"A spectacular assembly of Takemitsu's finest work for film (selected by him personally before his untimely death). Takemitsu was able to work in a wide variety of styles - pop arrangements, electronic music, modern choral melodies, his own unique avant-garde and poetic orchestral writing - and always produced notable and well-crafted composition; possibly the fact that he was largely self-taught enabled him to bypass many of the inhibitions of composers who are members of 'schools.' This collection of film scores demonstrates almost all of these styles: music from director Hiroshi Teshigahara's 'Rikyu' (including traditional songs, European Baroque era music, massive and dramatic sustained sounds), a suite for strings of music for three films - Teshigahara's 'José Torres' (with jazz underscoring shots of boxing rings and gyms in New York City), Teshigahara's 'The Face of Another' (with isolated soundforms and Kurt Weill-like tunes), and Shohei Imamura's 'Black Rain' (elegiac funeral music underscoring images of the Hiroshima bombing), music from 'Harakiri' for biwa, music from Masahiro Shinoda's 'Banished Orin,' 'Kaseki (The Fossil),' Nagisa Oshima's remarkable 'Empire of Passion,' music from 'Dodes'kaden, and the astonishing and highly emotional score for Teshigahara's 'Woman in the Dunes' in which Takemitsu electronically processed instrumental sounds to create wholly new timbres."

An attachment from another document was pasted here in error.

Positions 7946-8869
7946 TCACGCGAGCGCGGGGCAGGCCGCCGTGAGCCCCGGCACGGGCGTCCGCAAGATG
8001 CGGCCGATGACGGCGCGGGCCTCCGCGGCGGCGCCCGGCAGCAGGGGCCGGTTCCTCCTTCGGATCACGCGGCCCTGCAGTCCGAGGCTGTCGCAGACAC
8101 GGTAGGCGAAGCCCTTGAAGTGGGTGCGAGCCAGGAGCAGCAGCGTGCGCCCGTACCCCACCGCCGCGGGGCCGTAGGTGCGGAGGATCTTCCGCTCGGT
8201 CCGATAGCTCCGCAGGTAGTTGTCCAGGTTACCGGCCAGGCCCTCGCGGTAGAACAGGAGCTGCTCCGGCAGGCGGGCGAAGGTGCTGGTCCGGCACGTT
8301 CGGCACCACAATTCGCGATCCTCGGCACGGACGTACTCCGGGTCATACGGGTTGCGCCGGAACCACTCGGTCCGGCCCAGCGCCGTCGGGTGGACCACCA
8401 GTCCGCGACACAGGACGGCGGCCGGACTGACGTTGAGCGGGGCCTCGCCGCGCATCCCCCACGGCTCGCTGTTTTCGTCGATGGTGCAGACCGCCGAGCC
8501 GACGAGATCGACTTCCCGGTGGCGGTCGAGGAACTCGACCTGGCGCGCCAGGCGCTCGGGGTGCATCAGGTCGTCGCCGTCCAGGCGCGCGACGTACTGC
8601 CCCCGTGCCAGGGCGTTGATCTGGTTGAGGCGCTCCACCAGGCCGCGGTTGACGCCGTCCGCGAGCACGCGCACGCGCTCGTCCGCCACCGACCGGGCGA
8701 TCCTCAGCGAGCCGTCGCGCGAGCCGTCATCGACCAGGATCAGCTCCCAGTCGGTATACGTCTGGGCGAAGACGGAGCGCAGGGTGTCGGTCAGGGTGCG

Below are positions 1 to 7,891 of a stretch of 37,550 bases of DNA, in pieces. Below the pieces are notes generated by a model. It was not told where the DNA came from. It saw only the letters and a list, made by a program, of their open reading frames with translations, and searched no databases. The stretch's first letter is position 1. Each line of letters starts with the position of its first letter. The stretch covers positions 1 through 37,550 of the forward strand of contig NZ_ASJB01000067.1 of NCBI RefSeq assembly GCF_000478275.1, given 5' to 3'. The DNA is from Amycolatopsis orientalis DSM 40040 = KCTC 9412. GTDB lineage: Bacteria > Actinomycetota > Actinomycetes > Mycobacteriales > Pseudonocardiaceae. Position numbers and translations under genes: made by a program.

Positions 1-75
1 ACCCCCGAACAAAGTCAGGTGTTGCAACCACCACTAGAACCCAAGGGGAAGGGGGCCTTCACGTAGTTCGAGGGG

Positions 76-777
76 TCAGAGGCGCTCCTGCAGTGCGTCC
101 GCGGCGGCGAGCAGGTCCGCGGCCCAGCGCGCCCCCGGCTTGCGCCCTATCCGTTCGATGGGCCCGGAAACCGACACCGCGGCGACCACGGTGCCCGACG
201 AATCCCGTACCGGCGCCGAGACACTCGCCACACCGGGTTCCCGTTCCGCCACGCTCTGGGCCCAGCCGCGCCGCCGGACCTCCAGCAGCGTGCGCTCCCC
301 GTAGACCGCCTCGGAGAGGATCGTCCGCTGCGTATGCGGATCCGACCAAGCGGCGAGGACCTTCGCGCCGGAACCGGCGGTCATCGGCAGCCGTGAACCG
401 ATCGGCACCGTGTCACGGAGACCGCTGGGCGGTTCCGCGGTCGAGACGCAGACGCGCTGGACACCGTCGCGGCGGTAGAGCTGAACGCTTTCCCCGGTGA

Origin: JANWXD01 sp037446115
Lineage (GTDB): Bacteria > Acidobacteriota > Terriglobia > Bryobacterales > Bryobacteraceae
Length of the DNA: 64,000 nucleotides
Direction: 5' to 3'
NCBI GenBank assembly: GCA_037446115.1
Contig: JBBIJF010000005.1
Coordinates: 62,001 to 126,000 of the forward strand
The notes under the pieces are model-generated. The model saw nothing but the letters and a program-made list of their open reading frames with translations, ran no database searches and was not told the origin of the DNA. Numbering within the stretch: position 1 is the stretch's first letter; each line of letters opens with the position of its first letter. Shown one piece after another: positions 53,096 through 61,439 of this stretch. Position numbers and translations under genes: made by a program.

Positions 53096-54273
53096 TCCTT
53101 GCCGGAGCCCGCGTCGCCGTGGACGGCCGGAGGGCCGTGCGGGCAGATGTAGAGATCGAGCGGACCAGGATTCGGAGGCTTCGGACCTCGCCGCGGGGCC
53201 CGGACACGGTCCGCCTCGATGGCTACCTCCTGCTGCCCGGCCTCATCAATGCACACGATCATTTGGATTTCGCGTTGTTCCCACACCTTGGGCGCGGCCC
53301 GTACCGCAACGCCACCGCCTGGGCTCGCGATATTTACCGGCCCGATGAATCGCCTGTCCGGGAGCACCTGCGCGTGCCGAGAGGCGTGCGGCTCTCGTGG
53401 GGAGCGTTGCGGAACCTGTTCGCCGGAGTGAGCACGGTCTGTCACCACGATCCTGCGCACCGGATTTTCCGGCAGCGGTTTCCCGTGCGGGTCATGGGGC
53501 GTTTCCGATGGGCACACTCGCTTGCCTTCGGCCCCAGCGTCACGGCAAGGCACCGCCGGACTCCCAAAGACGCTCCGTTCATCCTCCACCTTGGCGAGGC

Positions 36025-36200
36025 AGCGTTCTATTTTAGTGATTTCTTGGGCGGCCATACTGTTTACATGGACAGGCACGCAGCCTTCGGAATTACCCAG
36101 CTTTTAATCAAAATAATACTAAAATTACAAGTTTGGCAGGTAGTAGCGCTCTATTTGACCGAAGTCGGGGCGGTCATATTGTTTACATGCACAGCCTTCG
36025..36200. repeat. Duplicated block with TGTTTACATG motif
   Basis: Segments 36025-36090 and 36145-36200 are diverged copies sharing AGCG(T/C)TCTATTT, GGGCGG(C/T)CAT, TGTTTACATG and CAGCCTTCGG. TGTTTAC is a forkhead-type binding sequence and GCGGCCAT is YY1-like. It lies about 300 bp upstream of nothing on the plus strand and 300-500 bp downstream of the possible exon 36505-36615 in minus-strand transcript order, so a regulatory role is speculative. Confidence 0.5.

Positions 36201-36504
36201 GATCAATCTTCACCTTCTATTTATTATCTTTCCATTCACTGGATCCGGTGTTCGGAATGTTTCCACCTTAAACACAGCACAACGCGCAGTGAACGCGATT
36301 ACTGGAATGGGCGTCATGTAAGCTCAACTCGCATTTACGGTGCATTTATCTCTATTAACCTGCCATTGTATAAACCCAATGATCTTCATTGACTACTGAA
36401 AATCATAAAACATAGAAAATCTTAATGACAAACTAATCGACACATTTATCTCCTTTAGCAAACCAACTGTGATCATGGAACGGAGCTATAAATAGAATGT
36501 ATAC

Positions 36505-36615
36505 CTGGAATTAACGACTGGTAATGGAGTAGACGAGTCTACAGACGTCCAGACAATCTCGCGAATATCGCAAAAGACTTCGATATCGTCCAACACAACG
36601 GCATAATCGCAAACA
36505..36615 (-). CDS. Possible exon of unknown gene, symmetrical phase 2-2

1. (We Ain't Got) Nothin' Yet 2:10
2. Love Seems Doomed 3:02
3. Tobacco Road 4:30
4. Queen of My Nights 2:52
5. I'll Go Crazy 1:58
6. Gotta Get Away 2:35
7. Sometimes I Think About 3:35
8. One by One 2:45
9. Worried Life Blues 3:45
10. She's Coming Home 2:36
Peppy Thielheim - Guitar, Vocals
Mike Esposito - Guitar
Ralph Scala - Keyboards, Vocals
Ron Gilbert - Bass
Geoffrey Daking - Drums
"The Blues Magoos sound less like psychedelic visionaries than a solid garage band with a taste for the blues on their debut album, Psychedelic Lollipop, though the lysergic reference of the title certainly put them ahead of the curve in 1966, when LSD was still obscure enough to be legal in much of the United States. The album leads off with the group's first and only major hit single, '(We Ain't Got) Nothin' Yet,' and unlike most albums released by one-hit wonders of the mid-'60s, the single isn't the most exciting song here. That honor goes to the Magoos' cover of J.D. Loudermilk's 'Tobacco Road' (which Lenny Kaye selected for his iconic garage rock compilation Nuggets), featuring some gutsy guitar work from Mike Esposito and Emil 'Peppy' Thielhelm and impressive organ swells from Ralph Scala as the tune leans into a major rave-up midway through. Outside of that, Psychedelic Lollipop rarely sounds like a classic, but it's solid stuff - the covers are chosen and played well (including a committed take on James Brown's 'I'll Go Crazy'), the originals show the band knew their way around rock & roll, R&B, and blues with no small aplomb, and the band could stretch out on numbers like 'Sometimes I Think About,' 'Worried Life Blues,' and 'Tobacco Road', while generating excitement and not losing the plot. Psychedelic Lollipop doesn't sound like the work of a great band, but certainly like one who were better than average, and considering how many bands who cranked out a single like '(We Ain't Got) Nothin' Yet' ended up making albums clogged with filler, it says a lot that even the weakest tracks here show this group had talent, ideas, and the know-how to make them work in the studio."
1. I Can't Hardly Walk
2. Dutch Schultz
3. Thrown or Was Pushed
5. Harlem Nocturne
6. Stompin' at the Corona
7. Take 'em to the Cleaners
10. Coney Island
11. Juice of Peculiar